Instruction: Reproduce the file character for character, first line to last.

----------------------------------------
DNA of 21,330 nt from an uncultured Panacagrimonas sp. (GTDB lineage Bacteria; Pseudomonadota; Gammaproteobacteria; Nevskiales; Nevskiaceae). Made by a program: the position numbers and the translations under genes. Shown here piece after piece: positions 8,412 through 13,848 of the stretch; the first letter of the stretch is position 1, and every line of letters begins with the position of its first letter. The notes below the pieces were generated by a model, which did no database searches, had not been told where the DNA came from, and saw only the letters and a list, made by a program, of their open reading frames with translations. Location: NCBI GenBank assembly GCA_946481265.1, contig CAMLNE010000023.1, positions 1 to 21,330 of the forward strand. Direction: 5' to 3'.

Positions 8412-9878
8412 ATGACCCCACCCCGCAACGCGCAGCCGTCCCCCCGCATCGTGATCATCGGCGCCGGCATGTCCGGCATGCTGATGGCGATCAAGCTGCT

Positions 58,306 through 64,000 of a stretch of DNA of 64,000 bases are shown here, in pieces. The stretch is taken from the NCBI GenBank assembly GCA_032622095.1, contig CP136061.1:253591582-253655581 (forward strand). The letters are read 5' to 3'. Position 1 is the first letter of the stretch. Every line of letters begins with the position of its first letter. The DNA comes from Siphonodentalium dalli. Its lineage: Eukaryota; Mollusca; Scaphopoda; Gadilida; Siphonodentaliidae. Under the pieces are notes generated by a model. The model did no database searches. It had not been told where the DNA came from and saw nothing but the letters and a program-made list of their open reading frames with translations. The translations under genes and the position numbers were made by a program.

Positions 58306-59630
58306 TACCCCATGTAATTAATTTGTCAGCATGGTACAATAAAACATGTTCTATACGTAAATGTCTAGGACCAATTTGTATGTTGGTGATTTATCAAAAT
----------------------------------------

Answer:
DNA of 21,330 nt from an uncultured Panacagrimonas sp. (GTDB lineage Bacteria; Pseudomonadota; Gammaproteobacteria; Nevskiales; Nevskiaceae). Made by a program: the position numbers and the translations under genes. Shown here piece after piece: positions 8,412 through 13,848 of the stretch; the first letter of the stretch is position 1, and every line of letters begins with the position of its first letter. The notes below the pieces were generated by a model, which did no database searches, had not been told where the DNA came from, and saw only the letters and a list, made by a program, of their open reading frames with translations. Location: NCBI GenBank assembly GCA_946481265.1, contig CAMLNE010000023.1, positions 1 to 21,330 of the forward strand. Direction: 5' to 3'.

Positions 8412-9878
8412 ATGACCCCACCCCGCAACGCGCAGCCGTCCCCCCGCATCGTGATCATCGGCGCCGGCATGTCCGGCATGCTGATGGCGATCAAGCTGCT

Positions 58,306 through 64,000 of a stretch of DNA of 64,000 bases are shown here, in pieces. The stretch is taken from the NCBI GenBank assembly GCA_032622095.1, contig CP136061.1:253591582-253655581 (forward strand). The letters are read 5' to 3'. Position 1 is the first letter of the stretch. Every line of letters begins with the position of its first letter. The DNA comes from Siphonodentalium dalli. Its lineage: Eukaryota; Mollusca; Scaphopoda; Gadilida; Siphonodentaliidae. Under the pieces are notes generated by a model. The model did no database searches. It had not been told where the DNA came from and saw nothing but the letters and a program-made list of their open reading frames with translations. The translations under genes and the position numbers were made by a program.

Positions 58306-59630
58306 TACCCCATGTAATTAATTTGTCAGCATGGTACAATAAAACATGTTCTATACGTAAATGTCTAGGACCAATTTGTATGTTGGTGATTTATCAAAAT